If not non-cognitivism, then what?

In Hume on Motivation and Virtue. Palgrave-Macmillan (2009)
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Abstract
Taking my cue from Michael Smith, I try to extract a decent argument for non-cognitivism from the text of the Treatise. I argue that the premises are false and that the whole thing rests on a petitio principi. I then re-jig the argument so as to support that conclusion that Hume actually believed (namely that an action is virtuous if it would excite the approbation of a suitably qualified spectator). This argument too rests on false premises and a begged question. Thus the Motivation Argument fails BOTH as an argument for noncognitivism AND as an argument for what Hume actually believed, that moral distinctions are not derived from reason and that moral properties are akin to secondary qualities. So far as the Motivation Argument is concerned, both cognitivists and rationalists can rest easy. Themes: 1) Hume’s Slavery of Reason thesis is only defensible if passions are not only desires but sometimes dispositions to acquire desires (DTADs). 2) A desire for our good on the whole, which Humeans need to posit to fend off apparent counterexamples to the Slavery of Reason Thesis, does not sit well with the Humean theory of how novel desires arise (an objection due originally to Reid). 3) Hume is wrong to suppose that ‘abstract or demonstrative reasoning never influences any of our actions, but only as it directs our judgment concerning causes and effects’ as the examples of Russell and Hobbes convincingly demonstrate. This ironic as both Russell and Hobbes subscribed to the Slavery of Reason Thesis. 4) I critique Michael Smith’s critique of motivational externalism.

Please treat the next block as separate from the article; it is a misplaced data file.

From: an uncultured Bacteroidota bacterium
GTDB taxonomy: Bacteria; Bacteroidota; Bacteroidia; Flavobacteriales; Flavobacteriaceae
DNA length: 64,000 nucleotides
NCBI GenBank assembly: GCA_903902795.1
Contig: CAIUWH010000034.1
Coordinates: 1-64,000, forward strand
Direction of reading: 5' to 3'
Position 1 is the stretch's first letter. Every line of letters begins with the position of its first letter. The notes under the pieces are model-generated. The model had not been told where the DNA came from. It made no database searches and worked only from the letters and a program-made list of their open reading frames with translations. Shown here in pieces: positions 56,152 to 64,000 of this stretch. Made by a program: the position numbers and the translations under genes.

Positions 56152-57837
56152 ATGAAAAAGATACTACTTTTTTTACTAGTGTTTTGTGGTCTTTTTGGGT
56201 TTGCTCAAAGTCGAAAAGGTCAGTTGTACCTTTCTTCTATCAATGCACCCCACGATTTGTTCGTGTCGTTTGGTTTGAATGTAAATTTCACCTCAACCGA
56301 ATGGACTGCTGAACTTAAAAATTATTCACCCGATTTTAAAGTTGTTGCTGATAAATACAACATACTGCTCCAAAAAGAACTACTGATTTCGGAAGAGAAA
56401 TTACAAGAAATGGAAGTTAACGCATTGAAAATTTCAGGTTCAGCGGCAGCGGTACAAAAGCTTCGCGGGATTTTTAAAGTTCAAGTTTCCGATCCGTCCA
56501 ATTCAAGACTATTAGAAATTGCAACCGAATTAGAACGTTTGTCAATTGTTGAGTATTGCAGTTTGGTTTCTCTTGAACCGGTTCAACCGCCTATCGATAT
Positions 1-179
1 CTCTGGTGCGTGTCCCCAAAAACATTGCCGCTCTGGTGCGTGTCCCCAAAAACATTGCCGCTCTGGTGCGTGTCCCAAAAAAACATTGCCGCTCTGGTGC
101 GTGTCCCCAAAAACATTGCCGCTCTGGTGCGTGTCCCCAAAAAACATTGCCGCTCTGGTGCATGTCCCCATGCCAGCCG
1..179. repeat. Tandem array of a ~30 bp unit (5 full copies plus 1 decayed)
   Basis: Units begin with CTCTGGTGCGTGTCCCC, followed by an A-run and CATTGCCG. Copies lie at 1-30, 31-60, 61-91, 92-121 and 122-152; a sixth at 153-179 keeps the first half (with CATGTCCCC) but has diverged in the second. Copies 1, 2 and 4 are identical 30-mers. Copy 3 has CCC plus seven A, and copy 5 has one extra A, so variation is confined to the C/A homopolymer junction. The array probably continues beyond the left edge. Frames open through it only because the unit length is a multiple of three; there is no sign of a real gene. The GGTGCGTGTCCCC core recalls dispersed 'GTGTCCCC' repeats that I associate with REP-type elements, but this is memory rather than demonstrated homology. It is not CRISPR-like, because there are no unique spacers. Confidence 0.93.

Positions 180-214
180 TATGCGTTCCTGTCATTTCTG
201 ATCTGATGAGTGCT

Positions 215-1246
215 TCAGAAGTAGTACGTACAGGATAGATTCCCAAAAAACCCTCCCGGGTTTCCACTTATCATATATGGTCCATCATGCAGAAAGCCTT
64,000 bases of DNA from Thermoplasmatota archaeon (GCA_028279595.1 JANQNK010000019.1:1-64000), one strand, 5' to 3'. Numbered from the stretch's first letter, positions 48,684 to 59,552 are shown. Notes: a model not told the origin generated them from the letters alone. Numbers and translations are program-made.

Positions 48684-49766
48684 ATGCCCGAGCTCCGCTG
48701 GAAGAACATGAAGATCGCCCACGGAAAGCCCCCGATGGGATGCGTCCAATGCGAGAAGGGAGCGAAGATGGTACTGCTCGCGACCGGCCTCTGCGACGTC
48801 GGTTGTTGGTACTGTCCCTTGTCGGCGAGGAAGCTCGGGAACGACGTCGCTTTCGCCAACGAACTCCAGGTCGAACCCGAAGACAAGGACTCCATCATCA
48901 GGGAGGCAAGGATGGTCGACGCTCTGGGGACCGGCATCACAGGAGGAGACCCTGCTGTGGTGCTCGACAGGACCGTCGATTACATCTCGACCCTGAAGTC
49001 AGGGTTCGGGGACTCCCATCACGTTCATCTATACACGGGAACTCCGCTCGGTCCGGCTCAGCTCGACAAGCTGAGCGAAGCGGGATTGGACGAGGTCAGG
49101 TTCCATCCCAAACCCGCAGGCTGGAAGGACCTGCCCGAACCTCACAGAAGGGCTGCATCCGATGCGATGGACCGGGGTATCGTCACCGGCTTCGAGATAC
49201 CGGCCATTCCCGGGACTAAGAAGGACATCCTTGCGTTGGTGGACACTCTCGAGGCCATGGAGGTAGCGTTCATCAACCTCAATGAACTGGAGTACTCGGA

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Hume’s Better Argument for Motivational Skepticism.Radcliffe, Elizabeth S. & McCarty, Richard

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